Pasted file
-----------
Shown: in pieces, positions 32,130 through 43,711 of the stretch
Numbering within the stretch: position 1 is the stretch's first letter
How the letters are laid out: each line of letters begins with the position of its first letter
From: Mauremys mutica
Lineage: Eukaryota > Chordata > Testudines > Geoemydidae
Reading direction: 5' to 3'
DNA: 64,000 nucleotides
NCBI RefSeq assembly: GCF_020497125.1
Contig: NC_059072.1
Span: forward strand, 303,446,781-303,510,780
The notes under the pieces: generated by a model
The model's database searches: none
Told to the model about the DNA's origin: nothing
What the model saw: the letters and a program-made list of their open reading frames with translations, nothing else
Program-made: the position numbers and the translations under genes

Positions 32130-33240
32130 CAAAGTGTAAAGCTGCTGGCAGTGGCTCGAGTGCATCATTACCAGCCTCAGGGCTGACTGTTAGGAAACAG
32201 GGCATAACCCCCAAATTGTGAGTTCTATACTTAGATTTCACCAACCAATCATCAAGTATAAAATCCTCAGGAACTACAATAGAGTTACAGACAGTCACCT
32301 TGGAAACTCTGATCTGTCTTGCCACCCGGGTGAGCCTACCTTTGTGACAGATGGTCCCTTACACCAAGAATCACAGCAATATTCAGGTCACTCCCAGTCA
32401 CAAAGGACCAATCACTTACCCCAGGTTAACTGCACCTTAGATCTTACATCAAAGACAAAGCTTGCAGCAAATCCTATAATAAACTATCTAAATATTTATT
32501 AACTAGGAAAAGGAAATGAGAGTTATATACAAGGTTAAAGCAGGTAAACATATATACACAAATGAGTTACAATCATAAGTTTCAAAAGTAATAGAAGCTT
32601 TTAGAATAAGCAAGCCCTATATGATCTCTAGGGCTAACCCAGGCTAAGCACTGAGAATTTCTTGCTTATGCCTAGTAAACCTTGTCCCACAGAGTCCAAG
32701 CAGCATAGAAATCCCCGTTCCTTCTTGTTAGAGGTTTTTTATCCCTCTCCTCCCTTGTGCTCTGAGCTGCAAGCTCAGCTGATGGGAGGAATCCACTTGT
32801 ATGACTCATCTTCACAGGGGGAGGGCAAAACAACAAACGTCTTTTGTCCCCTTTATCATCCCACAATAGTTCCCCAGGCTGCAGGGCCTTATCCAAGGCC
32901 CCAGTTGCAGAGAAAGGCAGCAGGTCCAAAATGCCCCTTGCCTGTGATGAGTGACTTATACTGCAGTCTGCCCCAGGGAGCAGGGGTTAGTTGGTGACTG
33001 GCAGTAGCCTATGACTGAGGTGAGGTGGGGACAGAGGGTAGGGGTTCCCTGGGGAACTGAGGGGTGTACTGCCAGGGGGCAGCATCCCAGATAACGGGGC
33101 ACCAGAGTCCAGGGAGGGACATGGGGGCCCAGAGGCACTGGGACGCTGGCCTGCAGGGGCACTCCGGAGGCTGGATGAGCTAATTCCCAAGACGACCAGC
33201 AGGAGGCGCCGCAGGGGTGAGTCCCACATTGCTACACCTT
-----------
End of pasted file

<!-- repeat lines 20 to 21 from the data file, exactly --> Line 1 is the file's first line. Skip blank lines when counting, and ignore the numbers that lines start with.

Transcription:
32401 CAAAGGACCAATCACTTACCCCAGGTTAACTGCACCTTAGATCTTACATCAAAGACAAAGCTTGCAGCAAATCCTATAATAAACTATCTAAATATTTATT
32501 AACTAGGAAAAGGAAATGAGAGTTATATACAAGGTTAAAGCAGGTAAACATATATACACAAATGAGTTACAATCATAAGTTTCAAAAGTAATAGAAGCTT